“Israeli commandos had paintball guns”— Israeli Ambassador to Russia, Anna Azari
“This happened in waters outside of Israeli territory, but we have the right to defend ourselves.”— Israeli military spokeswoman, Avital Leibovich
In Yiddish it’s called Chutzpah, to have the nerve to say something outrageous, the perfect description—if what was said wasn't so odious—by Israeli propagandists. I’m talking here about an Israeli spokeman on RT.com the other night, attempting to justify the murderous assault on the Gaza aid activists. Attack becomes “defence”, international waters become Israeli, or not as the case may be.
Actually Chutzpah doesn’t even begin to describe the venomous and hysterical rantings of the Israeli spokesman. Eventually it just got too much for me to watch.
On the other hand we have the ‘measured tones’ of your standard BBC model, allegedly impartial and objective, yet they’re both united by a common worldview.
In the first, the Israeli one, we have the archetypal ‘Goebbels’ style, repeat the lies often enough, shout it even and the job is done. Sheer brute force stamps the Zionist reality on your forebrain.
In the second, it’s the ‘measured tones’ of the BBC repeated ad infinitum that do the trick, for underpinning both is the ideology of superiority, both racial and cultural. The BBC method is more subtle, it has all the marks of a reasoned approach to the event but amounts to the same thing; a justification for barbarism.
I think it’s worth analyzing a ‘complete analysis’ by the BBC’s diplomatic correspondent [sic] Jonathan Marcus as to how they pull off the stunt of pulling the wool over the reader’s eyes.
The entire piece reads as if the BBC has a lot invested in what Israel does, which when you think about it, is exactly right. After all, the bulk of the BBC’s ‘news’ consists of official Israeli propaganda, and is reprinted without even bothering to insert ‘allegedly’ before regurgitating Israel’s outrageous newsspeak. Here is the BBC article in its entirety, broken up by my observations:
“This was always going to be a high-risk operation for Israel, both in terms of reputation and diplomatic repercussions.
Note that the human repercussions of the murderous attack doesn’t figure, the writer is only concerned with the PR.
Taking over vessels at sea is no easy task, even if the units carrying out the mission are well trained, and it is especially difficult if the people already on board the vessels resist.
No doubt the writer speaks from experience? Resist? A ship in international waters is attacked from the air and the sea with guns firing and all the writer is concerned with is how difficult the operation is! It doesn’t occur to him that in fact the people onboard had every right to defend themselves.
The full details of what happened will emerge in time, but in political terms the damage has already been done.
But I doubt that you’ll read them on the BBC Website and again as with the entire article the writer ignores the human damage done.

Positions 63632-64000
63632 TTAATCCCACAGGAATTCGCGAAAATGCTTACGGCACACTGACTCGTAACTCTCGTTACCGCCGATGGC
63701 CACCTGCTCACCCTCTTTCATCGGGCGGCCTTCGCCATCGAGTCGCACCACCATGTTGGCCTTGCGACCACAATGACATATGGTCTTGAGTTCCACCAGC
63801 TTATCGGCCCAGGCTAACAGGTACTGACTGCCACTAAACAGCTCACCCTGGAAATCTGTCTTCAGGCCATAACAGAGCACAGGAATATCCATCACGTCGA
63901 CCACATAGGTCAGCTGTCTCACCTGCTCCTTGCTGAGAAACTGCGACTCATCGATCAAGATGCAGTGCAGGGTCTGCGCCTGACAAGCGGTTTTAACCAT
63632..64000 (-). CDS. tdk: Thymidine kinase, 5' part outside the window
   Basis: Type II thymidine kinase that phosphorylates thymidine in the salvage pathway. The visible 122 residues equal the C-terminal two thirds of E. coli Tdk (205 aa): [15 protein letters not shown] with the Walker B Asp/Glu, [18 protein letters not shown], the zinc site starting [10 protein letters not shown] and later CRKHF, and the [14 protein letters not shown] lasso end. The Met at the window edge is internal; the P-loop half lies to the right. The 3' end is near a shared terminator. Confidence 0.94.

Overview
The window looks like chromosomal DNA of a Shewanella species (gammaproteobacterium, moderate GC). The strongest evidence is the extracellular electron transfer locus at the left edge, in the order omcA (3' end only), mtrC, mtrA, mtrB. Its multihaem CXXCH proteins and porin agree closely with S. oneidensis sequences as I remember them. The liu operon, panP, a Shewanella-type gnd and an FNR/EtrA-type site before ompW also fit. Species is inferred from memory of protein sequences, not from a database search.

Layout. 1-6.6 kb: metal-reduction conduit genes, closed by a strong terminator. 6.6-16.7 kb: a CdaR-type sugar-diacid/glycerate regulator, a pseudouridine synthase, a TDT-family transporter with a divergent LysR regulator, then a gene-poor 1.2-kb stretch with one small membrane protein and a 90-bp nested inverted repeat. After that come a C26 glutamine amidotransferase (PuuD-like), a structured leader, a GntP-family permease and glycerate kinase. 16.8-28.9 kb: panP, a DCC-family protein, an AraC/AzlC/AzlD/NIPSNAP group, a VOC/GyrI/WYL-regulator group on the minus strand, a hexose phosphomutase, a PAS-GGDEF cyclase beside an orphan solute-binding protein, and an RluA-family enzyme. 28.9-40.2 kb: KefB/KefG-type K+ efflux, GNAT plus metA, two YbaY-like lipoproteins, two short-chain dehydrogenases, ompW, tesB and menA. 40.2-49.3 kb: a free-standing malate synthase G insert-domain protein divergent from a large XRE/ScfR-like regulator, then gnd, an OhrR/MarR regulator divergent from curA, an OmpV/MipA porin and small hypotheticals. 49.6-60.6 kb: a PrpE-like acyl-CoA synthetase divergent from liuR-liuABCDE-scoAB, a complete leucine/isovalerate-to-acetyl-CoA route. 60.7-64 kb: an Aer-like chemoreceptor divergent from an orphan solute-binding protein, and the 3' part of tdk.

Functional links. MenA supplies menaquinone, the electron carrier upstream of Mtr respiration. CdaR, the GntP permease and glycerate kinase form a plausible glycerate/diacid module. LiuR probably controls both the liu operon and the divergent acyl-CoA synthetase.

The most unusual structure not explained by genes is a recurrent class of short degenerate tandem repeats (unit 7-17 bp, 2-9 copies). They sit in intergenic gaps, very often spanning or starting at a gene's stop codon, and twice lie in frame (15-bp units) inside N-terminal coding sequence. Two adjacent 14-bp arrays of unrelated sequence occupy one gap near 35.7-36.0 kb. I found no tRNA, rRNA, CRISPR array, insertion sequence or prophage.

The deaths threaten to make what was always going to be a potential public relations disaster for Israel into a fully-fledged calamity.
But not if the BBC has anything to do with what is legally an Act of War against the sovereign state of Turkey. “Calamity” is an odd choice of words for the BBC, not one it applies to the deaths of innocents on the high seas but to the problems it creates in selling the state of Israel!
But the political ramifications could be even more serious.
Now this invites speculation on what these ramifications are for Israel. Unfortunately the writer seems to have run out of words to describe what these ramifications could be. Instead, we find the writer speculating on what effect it could have on NATO member Turkey, also a strong supporter of Israel, until now that is.
A Turkish charity had a major role in organising this flotilla.
The Palestinian issue plays strongly in Turkish public opinion, where the tide is already strongly critical of Israel.
This episode will only make matters worse.
At last, we get down to the nub of this BBC spin piece. What matters is not the actions of the Israelis, but the fact that it creates problems for the Empire. It threatens to unravel the carefully constructed story erected around the settler state called Israel and the ‘terrorists’. Question this and ergo, one has to question all the rationales for the Empire’s actions, clearly a step too far for the BBC, so deeply enmeshed is it in the affairs of the Empire.
Turkish politics is changing. Groups like the military who always backed strong ties with Israel now have less political clout.
Relations between the two countries are ratcheting downwards with few pressures operating in the opposite direction to improve ties.
This incident at sea also firmly puts the spotlight on Gaza and Israel's efforts to control access to the territory.
Gaza is unfinished business with all three key players - Israel, Egypt and the United States, all happy to try to isolate the Hamas government there.
The open prison that is the Gaza Strip, where 1.5 million people are denied the basics of life, shot at and bombed virtually every day, is as far as the BBC is concerned merely “unfinished business”.
But, as aid agencies warn, this isolation comes at a price for the ordinary people of Gaza and this incident catapults their plight firmly into the spotlight. — ‘Israel faces flotilla raid fallout’ By Jonathan Marcus, 31 May, 2010
More newsspeak from the BBC, that having spent years helping to demonize (democratically elected) Hamas, is clearly worried that Israel’s actions threaten to undo all the ‘good work’ the BBC has done on behalf of it patron, Israel. Note too that the writer finally manages to mention the “ordinary people of Gaza”, not that he is worried about their plight, but that the Israeli attack puts them “firmly into the spotlight”, obviously the last thing the BBC wants to happen.
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